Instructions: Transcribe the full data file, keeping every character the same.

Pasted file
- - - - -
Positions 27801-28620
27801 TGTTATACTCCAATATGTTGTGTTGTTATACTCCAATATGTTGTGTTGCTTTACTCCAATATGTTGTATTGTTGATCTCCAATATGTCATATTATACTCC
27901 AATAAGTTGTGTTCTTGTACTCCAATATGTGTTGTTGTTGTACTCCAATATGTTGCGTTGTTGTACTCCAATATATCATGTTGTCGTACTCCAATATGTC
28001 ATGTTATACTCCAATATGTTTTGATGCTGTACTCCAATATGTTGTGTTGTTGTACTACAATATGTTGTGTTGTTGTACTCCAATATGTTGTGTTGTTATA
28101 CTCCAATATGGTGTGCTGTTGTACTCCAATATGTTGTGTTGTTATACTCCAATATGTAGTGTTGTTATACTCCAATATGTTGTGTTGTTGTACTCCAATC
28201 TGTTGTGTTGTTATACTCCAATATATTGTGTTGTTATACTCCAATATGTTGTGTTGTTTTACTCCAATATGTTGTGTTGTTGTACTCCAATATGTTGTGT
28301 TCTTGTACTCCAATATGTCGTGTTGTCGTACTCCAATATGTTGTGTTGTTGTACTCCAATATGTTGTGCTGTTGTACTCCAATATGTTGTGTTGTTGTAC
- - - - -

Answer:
Positions 27801-28620
27801 TGTTATACTCCAATATGTTGTGTTGTTATACTCCAATATGTTGTGTTGCTTTACTCCAATATGTTGTATTGTTGATCTCCAATATGTCATATTATACTCC
27901 AATAAGTTGTGTTCTTGTACTCCAATATGTGTTGTTGTTGTACTCCAATATGTTGCGTTGTTGTACTCCAATATATCATGTTGTCGTACTCCAATATGTC
28001 ATGTTATACTCCAATATGTTTTGATGCTGTACTCCAATATGTTGTGTTGTTGTACTACAATATGTTGTGTTGTTGTACTCCAATATGTTGTGTTGTTATA
28101 CTCCAATATGGTGTGCTGTTGTACTCCAATATGTTGTGTTGTTATACTCCAATATGTAGTGTTGTTATACTCCAATATGTTGTGTTGTTGTACTCCAATC
28201 TGTTGTGTTGTTATACTCCAATATATTGTGTTGTTATACTCCAATATGTTGTGTTGTTTTACTCCAATATGTTGTGTTGTTGTACTCCAATATGTTGTGT
28301 TCTTGTACTCCAATATGTCGTGTTGTCGTACTCCAATATGTTGTGTTGTTGTACTCCAATATGTTGTGCTGTTGTACTCCAATATGTTGTGTTGTTGTAC